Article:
Progressing as a Writer
Guest blog by Dan Sherman
Few things can match the satisfaction a writer feels at capturing, in words, their mind’s vision. Even the description of an actual place or event gives a kind of permanent record through which the author’s style and insight shines through.
For these reasons, and perhaps as many others as there are writers, a great many of us find pleasure in writing. Some will simply record daily events to keep the juices flowing, but most who partake in this endeavor have gripping stories to tell. The stories may be short or long and of any genre, fiction or non-fiction. All the same, each tale is told in the unique voice of the author.
Unfortunately, many writers never pursue their craft. Some might make an initial stab, but wind up shelving it, unsure how to proceed. How many writers have the intention to “get back to it at some point”? Sadly, they can put this wonderful endeavor off until retirement, or forever.
So, how does one walk down the road as a writer? If you follow the path I give, you will both develop your craft and have a body of finished work to show for it.
Determine your medium
For some writers, determining their medium is a simple matter. They always think in terms of a grand plot that will take at least a couple hundred pages to give its due; or the reverse, of shorter and separate plots, each its own work. A specific genre, such as action or mystery, may even be preferred.
The purpose here is not to limit you. If you look over the careers of your favorite authors, very few novelists do not have at least one collection of short stories, and the best short story writers have tried their hand at full-length work. And who is to say that a novel would not also make a good theatrical play or a good screenplay, or vice versa?
No, the purpose here is to get started. Examine your ideas. Choose the vehicle that best places them on the written page. Be sure you are familiar with the medium you select – an old-fashioned trip to the library brings one to the best teachers, whether of novels, short stories, screenplays, etc.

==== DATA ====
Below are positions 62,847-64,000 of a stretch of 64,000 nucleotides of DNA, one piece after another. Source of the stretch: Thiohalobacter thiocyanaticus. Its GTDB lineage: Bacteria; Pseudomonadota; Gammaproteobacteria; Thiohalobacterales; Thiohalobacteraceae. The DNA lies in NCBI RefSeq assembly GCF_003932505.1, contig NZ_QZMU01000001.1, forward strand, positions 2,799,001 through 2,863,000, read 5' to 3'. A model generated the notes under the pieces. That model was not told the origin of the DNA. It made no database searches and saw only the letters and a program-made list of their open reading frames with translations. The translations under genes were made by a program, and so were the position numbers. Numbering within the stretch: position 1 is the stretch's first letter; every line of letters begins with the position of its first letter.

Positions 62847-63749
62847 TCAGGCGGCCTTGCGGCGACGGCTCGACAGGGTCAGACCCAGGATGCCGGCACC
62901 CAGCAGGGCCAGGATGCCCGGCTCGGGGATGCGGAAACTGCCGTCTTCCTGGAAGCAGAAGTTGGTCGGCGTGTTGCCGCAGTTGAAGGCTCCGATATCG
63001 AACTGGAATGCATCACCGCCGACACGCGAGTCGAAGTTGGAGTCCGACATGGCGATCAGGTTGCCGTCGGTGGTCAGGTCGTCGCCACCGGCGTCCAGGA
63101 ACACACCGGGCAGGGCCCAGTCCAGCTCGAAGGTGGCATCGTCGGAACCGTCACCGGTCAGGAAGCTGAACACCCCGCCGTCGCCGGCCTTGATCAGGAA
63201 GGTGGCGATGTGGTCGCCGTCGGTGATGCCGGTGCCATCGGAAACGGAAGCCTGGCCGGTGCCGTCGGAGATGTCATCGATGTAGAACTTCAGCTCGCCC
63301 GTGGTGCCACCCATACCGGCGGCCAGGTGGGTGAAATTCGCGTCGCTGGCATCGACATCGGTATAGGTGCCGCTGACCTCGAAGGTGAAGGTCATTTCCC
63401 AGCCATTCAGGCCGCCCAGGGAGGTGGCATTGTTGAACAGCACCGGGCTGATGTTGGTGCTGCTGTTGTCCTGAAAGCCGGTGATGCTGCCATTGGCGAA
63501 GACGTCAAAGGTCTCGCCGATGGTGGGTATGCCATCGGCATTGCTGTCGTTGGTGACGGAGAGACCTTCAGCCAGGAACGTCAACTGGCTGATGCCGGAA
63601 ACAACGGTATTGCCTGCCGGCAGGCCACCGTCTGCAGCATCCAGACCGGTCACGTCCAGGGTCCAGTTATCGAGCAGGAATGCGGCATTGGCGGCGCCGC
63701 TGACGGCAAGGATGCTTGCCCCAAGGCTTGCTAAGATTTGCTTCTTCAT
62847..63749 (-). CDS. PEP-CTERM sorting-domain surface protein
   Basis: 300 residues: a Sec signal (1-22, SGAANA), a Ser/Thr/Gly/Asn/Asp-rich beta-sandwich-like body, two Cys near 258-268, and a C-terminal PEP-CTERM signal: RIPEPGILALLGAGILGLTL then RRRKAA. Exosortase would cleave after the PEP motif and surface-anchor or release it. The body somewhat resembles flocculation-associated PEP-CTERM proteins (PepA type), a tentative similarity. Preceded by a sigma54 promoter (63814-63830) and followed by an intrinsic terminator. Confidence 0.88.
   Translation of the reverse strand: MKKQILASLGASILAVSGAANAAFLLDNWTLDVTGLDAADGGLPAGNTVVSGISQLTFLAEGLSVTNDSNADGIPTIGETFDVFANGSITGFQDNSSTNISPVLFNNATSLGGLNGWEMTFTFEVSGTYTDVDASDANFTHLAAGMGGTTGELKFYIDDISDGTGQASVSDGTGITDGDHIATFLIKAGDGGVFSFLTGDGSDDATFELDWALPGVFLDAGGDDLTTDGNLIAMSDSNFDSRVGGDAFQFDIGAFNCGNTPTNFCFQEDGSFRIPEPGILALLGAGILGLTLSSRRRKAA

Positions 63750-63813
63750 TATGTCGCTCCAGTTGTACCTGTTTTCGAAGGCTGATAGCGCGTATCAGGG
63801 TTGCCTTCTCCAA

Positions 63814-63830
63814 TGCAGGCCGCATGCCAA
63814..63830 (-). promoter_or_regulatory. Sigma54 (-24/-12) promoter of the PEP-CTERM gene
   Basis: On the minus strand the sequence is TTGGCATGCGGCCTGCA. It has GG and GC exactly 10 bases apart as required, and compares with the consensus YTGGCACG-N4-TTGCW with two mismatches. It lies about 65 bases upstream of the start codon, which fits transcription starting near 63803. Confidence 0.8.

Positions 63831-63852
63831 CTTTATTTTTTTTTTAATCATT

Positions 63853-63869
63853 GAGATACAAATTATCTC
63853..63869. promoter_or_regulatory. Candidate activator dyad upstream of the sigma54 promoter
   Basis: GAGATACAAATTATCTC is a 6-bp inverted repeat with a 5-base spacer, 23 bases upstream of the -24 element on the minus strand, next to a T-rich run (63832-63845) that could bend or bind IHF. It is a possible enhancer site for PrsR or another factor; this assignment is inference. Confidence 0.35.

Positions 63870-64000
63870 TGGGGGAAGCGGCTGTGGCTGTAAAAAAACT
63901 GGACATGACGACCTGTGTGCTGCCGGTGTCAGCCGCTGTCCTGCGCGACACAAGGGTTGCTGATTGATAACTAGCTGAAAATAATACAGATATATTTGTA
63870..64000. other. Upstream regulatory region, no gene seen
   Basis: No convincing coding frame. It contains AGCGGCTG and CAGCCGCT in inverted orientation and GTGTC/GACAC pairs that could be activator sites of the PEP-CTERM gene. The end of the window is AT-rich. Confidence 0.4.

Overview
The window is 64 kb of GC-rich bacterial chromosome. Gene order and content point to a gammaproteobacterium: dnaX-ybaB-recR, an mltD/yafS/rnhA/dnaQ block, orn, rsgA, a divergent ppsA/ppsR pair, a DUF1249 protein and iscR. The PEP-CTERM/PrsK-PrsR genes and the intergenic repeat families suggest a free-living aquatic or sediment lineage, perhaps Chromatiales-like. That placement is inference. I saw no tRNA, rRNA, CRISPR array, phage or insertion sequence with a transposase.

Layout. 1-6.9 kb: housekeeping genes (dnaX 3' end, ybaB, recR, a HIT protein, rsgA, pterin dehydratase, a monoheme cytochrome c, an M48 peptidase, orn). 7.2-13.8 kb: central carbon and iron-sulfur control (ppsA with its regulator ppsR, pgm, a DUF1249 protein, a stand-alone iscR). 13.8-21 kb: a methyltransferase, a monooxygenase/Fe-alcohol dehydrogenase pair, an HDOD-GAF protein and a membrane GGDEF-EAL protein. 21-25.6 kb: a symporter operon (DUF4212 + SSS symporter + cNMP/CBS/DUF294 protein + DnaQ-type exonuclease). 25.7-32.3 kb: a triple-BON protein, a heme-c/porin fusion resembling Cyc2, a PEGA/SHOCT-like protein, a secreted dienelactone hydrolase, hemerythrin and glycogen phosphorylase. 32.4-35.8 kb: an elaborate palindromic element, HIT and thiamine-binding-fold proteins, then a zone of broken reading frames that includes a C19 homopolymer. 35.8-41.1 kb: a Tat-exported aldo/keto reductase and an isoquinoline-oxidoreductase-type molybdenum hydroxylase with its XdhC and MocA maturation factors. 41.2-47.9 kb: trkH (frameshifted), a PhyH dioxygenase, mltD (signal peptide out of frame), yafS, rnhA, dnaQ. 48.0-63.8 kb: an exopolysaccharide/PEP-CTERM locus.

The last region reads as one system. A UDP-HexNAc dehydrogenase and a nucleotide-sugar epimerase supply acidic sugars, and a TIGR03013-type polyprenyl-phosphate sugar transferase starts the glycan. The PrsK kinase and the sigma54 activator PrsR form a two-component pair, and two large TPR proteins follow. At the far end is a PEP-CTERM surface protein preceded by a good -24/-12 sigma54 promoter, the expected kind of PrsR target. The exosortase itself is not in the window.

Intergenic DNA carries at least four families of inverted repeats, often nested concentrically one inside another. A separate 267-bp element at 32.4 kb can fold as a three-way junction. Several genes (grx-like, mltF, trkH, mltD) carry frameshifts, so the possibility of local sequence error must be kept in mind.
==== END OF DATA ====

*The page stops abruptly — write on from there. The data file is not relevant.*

Outline a project
Depending on your project’s length, and depending on your own style, your outline will vary in length and maybe format. At the very least, it is important that you delineate what will happen in each chapter or section of a book. This will remind you what to include as you write, as well as guide you on your path of the plot.
With short stories, treat each as you would a full-length novel, even if you wish to complete a good many. Give each one its own heading in your outline, along with any notes you think necessary.
There is no need to follow a formal structure, as the outline is a communication from you, to you. You just need to draw your road map, so that you can write your book without interruption.
Complete your writing project
This advice may seem comical in its apparent simplicity. Now, we’ve hit the pen to the paper phase. This is where the rubber meets the road, as they say. There’s no way around it, you need to convert your idea into words; it’s the great make-break moment for any writer. Have no fear though. You have your outline, your vision for the course your story will take.
If you find you never have the time to complete your book or you struggle to make productive use of the time you allot, please refer my wife’s article, Writing Tips: How to Avoid Distractions. She gives a lot of good advice on how to keep on a steady path.
The bottom line is that you’ll need to sort out your own ways of handling challenges you encounter. Under what circumstances do you produce the most? When you find yourself getting stuck, what frees your mind up and gets you rolling again? Those will be your go-to strategies.
Continue with the project you have outlined until you are finished. If you must change elements of the plot as you proceed, or even find you must go back to alter some earlier portion, do so. Just limit these impulses as much as possible. Remember, the goal is to have a completed product.
Where to go next
Once you complete your first draft, you will feel a wonderful sense of accomplishment. Many experience a huge feeling of being unburdened. Save editing for a later time; give yourself time to enjoy the moment: you’ve completed your first book! The process you just went through of developing a plot, creating and resolving a conflict, and describing your ideas in words, has improved you as a writer. No dissertation on the subject can substitute. After a week or two, take the time to review the manuscript for edits and begin that whole process.
When you have completed your book, I’m sure you’ll have a few new projects ready to consider. Every step, from the initial spark of inspiration to the final written word, will become more grooved in with experience. You are well on the path to creating a good body of personal work.
Dan Sherman has been a ghostwriter for two decades. He specializes in fiction and memoirs. He welcomes emails from all his readers.